Wednesday, May 13, 2015

Face Off: China's Navy Stalks U.S. Ship in South China Sea, National Interest

Face Off: China's Navy Stalks U.S. Ship in South China Sea

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On Monday, a U.S. and Chinese naval ships squared off in the South China Sea.
According to numerous news articles, and seemingly confirmed by the U.S. Navy, the Yancheng, a PLA Navy Type 054A guided-missile frigate closely tracked the USS Fort Worth, a U.S. Navy Freedom-class littoral combat ship, as the latter patrolled the South China Sea near disputed Spratly Islands.
A photo released by the U.S. Navy showed the USS Fort Worth patrolling the area with the Yancheng trailing it in the distance. Vice Adm. Robert Thomas, the commander of America’s 7th Fleet— whose area of operations includes the South China Sea— sought to downplay the significance of the event. “It’s routine for U.S. 7th fleet ships to operate in the South China Sea and also routine for [Chinese] PLAN ships to operate at visual range of us,” Thomas said, Stars and Stripes reported. “Not a day goes by that the U.S. 7th Fleet and the PLAN are not talking to each other.”
Still, the incident occurred right as the U.S. military is considering sending more ships and planes to patrol areas in the South China Sea that China considers its sovereign territory. The Wall Street Journal reported on Tuesday that U.S. Defense Secretary Ash Carter has directed his staff “to look at options that include flying Navy surveillance aircraft over the islands and sending U.S. naval ships to within 12 nautical miles of reefs that have been built up and claimed by the Chinese in an area known as the Spratly Islands.”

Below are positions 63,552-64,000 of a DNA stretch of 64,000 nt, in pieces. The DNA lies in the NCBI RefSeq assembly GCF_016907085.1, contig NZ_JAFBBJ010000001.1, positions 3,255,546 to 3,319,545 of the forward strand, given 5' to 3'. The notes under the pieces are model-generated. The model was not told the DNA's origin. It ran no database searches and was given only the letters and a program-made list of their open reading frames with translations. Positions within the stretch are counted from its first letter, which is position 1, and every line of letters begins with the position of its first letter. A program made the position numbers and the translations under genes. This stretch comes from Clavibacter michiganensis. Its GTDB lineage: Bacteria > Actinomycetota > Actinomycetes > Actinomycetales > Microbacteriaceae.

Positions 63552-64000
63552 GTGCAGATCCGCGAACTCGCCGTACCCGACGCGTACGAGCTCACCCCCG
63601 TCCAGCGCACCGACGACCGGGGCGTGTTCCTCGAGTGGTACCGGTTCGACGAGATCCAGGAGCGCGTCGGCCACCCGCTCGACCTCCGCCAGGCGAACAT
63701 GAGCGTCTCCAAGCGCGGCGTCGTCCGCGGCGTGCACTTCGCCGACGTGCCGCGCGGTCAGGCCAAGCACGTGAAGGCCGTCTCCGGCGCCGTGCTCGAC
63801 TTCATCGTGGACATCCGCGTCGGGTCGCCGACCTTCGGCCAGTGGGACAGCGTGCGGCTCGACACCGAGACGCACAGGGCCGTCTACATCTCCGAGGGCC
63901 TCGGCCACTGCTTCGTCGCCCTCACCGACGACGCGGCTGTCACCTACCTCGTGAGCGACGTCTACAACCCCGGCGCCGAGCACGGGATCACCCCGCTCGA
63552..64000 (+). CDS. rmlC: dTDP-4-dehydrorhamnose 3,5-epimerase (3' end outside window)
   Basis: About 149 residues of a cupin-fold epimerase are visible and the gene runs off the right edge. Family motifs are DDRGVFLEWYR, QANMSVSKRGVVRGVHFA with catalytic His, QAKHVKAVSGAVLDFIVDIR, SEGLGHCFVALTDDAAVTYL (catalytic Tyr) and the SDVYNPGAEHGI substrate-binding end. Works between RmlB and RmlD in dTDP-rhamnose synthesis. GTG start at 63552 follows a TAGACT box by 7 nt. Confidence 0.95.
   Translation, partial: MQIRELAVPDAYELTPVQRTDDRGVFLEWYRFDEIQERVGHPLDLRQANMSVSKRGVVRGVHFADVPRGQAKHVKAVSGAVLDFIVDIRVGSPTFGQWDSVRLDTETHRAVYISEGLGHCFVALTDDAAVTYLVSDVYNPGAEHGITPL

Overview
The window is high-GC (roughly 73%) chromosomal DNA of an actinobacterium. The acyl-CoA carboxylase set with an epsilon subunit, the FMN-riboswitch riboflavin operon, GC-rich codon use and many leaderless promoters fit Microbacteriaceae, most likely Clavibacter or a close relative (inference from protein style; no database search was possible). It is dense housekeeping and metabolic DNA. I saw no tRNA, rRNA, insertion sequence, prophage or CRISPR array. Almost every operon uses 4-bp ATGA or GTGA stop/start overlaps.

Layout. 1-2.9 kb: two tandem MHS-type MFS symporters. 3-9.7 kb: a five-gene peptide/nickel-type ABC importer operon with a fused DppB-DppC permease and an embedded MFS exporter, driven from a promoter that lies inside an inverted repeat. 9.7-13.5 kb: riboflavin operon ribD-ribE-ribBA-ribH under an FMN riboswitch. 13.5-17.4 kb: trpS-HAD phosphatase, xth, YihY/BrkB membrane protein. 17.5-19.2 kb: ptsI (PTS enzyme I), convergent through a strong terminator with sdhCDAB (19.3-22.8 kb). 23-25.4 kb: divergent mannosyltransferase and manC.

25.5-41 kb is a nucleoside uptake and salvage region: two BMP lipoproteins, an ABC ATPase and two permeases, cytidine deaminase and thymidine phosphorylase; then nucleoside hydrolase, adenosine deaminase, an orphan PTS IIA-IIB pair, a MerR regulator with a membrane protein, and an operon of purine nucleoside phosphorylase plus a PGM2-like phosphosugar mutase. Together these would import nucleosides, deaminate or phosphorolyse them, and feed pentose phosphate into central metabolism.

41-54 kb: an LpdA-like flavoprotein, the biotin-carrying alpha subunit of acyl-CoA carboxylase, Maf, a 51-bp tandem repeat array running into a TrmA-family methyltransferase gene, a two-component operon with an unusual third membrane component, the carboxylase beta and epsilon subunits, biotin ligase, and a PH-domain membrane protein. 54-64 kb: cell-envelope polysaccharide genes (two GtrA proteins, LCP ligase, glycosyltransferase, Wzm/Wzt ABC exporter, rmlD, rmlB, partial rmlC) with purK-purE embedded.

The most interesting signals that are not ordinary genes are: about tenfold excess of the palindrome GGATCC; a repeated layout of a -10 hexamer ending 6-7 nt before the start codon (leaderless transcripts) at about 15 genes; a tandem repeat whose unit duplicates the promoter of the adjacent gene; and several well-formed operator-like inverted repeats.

The move comes as China’s reclamation projects in the Spratly Islands has expanded reefs from 500 acres last year to as many as 2,000 acres currently. Satellite images has also revealed that China is building airstrips capable of handling fighter jets on some of these artificial islands.
The United States has refused to recognize China’s claims of sovereignty within 12 nautical miles of the artificial islands. The UN Convention on the Laws of the Sea (UNCLOS) gives countries sovereignty over waters within 12 nautical miles from their coast lines. However, it doesn’t afford such rights to artificially created islands.
Still, U.S. military officials speaking with the Wall Street Journal and Reuters had said that the United States has thus far stopped short of breaching the 12 NM perimeter around the fake islands China administers in the Spratly Islands.

1 comment:

  1. Fake islands made by the chinks. They're really good at this.